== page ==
- at your calamity]—Parkhurst derives 7's from 777' to throw, to cast; but better referred to a root of the same letters, as most lexicographers do. In Arabic w is gravis, molestus.

- your fear]-A metonymy of the effect for the cause, i.e. I will mock when that which causes you terror shall come. So poßos is used 1 Pet. iii. 14.

28. Then shall they call]—There is something very striking in the change of the tense from the second to the third person, significative of the contempt with which wisdom looks down upon sinners. She suddenly starts aside from her harangue to them, and, as if they were too despicable to be any longer in her presence or to be addressed personally, she continues to speak of them in the third person, and to paint in vivid colours the certain misery consequent upon sin.'

seek me diligently]—319nw from nw nigrum esse, hence anw the dawn, and the verb means to seek diligently or earnestly, as those may be supposed to do who rise early, and commence their search with the dawn. The Nun in the verbs in this verse is doubled, or rather an epenthetic Nun is inserted.—See Altingii Fundam. Punct. Ling. Sanct. p. 385.

31. Therefore shall they eat, &c.]—That is, the wicked shall reap the just reward of their transgressions; and the verse may be illustrated by comparing it with ch. xii. 14, xxii. 8; Isaiah, ii. 10; Hosea, x. 13; Job, iv. 8; Gal. vi. 7.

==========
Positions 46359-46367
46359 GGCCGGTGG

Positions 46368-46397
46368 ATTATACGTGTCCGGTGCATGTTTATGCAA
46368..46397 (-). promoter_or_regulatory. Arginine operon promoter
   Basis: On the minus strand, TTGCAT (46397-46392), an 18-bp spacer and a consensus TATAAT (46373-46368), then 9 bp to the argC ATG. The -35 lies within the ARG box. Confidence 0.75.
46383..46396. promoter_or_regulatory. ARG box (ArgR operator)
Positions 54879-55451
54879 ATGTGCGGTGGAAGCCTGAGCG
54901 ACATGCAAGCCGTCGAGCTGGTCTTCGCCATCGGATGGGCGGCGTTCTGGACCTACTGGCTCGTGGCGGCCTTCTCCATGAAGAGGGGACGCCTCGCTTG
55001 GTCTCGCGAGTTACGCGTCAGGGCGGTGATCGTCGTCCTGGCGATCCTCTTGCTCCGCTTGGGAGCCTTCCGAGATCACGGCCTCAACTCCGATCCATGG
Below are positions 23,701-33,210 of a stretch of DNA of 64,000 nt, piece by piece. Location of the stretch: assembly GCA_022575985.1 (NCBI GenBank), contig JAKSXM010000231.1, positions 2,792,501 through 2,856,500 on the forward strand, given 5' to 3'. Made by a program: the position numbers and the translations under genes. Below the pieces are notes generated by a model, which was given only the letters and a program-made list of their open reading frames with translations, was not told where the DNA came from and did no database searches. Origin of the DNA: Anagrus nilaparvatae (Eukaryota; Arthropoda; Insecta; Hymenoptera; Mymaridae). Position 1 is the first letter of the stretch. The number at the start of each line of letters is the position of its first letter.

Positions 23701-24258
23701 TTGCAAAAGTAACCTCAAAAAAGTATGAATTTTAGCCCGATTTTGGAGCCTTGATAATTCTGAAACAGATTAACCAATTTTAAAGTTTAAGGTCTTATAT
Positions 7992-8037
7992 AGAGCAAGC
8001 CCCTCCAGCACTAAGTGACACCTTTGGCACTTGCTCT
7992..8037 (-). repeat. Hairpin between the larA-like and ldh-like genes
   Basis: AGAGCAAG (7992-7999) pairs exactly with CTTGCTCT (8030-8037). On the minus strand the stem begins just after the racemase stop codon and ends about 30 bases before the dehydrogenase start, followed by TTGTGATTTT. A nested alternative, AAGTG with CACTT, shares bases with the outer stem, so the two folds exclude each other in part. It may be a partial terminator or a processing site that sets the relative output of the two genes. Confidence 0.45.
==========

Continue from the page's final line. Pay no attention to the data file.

shall be sated] -yav denotes not only to fill, but to cloy and sate, as is evident from ch. xiv. 14, xxv. 16; Ps. Lxxxviii. 4, in Heb. Ps. cxxiii. 3; Isaiah, i. 11, &c. viu “h.e. ad nauseam implebuntur et comedent, ita ut consiliorum suorum vehementer tandem, sed nimis sero, ipsos poeniteat.” - Michælis, Notæ Uberiores in Prov.

32. And the carelessness of fools)—That nisu is taken sometimes in a good sense for quietness, security, is evident from ch. xvii. 1; Ps. cxxii. 7; but the parallelism shows that it is here applied in a bad sense, for carelessness or indolence, the too common effect of peace and security. In this latter sense it appears to be used Ezek. xvi. 49.—(See Schultens, Origines Hebreæ, pars. 2. c. iii. § 21. et seq.; Gussetii Comment, in voc.; and compare 2 Chron. xxix. 11; 2 Sam. vi. 7; 2 Kings, iv. 28.) The Syr. and Chald. render it by wesen and 'yro, both signifying error. Hodgson's version is, “ the indifference of fools shall undo them,” and Dathe's, “ incuria ignavorum eos perdit.”

CHAPTER II.

1. And lay up my commandments]—108 to lay up, or reserve for future uses, as in ch. vii. 1, x. 14, xiii. 22. Compare Ps. cxix. 11; Luke, ii. 19, 51; for laying up or treasuring up is a kind of hiding. An allusion, as Dymock observes, to the concealing the most valuable things in secret repositories. The personification of wisdom terminates with the preceding chapter, and Solomon now resumes his address to his hearers.